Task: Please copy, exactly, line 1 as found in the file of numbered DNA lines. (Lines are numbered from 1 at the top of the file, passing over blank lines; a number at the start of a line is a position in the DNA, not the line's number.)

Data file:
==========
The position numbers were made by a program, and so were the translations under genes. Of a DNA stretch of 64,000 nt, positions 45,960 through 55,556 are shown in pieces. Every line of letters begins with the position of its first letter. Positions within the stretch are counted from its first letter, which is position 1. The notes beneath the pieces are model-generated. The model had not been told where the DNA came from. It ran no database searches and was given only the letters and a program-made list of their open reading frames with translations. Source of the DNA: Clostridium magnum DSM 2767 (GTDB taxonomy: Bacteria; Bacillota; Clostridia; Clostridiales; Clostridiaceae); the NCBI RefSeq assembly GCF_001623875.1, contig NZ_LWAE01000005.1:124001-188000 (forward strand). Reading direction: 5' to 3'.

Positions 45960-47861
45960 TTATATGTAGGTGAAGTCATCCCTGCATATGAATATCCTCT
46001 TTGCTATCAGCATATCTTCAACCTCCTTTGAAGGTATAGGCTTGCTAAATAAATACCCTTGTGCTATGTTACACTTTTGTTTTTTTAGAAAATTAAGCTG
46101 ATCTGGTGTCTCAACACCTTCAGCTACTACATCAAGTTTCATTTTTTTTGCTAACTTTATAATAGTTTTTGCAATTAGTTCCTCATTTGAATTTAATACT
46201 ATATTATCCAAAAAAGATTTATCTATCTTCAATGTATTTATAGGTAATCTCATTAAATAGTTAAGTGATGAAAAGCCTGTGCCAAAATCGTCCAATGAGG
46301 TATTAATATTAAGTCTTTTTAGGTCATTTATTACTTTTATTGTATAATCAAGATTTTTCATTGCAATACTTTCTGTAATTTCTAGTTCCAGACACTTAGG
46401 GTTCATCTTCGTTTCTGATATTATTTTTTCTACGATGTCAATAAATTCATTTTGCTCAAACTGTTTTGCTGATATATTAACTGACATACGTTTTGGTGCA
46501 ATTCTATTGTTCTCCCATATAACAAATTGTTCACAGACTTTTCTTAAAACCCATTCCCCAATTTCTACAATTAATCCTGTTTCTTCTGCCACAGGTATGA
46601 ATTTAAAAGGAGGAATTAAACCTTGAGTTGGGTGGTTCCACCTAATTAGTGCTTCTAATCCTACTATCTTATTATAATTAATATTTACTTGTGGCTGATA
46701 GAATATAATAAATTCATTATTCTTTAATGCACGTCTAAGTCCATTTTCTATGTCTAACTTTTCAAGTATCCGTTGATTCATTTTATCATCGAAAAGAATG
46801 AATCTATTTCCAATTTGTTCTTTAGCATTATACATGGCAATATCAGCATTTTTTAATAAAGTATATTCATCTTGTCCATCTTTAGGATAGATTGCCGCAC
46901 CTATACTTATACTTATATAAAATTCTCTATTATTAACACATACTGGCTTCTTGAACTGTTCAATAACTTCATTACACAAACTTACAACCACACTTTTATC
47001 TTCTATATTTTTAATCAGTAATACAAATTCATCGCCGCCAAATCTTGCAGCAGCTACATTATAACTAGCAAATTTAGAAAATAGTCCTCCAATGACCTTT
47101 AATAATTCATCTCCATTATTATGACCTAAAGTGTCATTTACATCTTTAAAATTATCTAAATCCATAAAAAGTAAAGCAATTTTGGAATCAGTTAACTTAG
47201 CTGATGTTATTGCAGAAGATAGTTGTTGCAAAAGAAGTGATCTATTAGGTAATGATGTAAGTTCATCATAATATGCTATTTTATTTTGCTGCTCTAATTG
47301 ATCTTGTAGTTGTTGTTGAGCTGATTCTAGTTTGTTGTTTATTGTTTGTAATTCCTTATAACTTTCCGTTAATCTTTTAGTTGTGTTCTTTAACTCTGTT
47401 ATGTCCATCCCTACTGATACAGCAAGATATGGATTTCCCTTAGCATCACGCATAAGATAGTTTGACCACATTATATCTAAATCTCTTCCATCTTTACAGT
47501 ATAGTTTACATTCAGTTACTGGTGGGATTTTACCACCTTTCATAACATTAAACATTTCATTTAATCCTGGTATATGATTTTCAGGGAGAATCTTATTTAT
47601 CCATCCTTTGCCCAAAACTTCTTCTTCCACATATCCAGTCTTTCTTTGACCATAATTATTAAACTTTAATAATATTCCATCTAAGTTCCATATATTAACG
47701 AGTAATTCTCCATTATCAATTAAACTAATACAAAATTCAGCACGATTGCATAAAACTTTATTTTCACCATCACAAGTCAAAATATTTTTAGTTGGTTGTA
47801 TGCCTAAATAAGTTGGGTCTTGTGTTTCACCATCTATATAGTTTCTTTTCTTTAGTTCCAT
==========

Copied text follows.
The position numbers were made by a program, and so were the translations under genes. Of a DNA stretch of 64,000 nt, positions 45,960 through 55,556 are shown in pieces. Every line of letters begins with the position of its first letter. Positions within the stretch are counted from its first letter, which is position 1. The notes beneath the pieces are model-generated. The model had not been told where the DNA came from. It ran no database searches and was given only the letters and a program-made list of their open reading frames with translations. Source of the DNA: Clostridium magnum DSM 2767 (GTDB taxonomy: Bacteria; Bacillota; Clostridia; Clostridiales; Clostridiaceae); the NCBI RefSeq assembly GCF_001623875.1, contig NZ_LWAE01000005.1:124001-188000 (forward strand). Reading direction: 5' to 3'.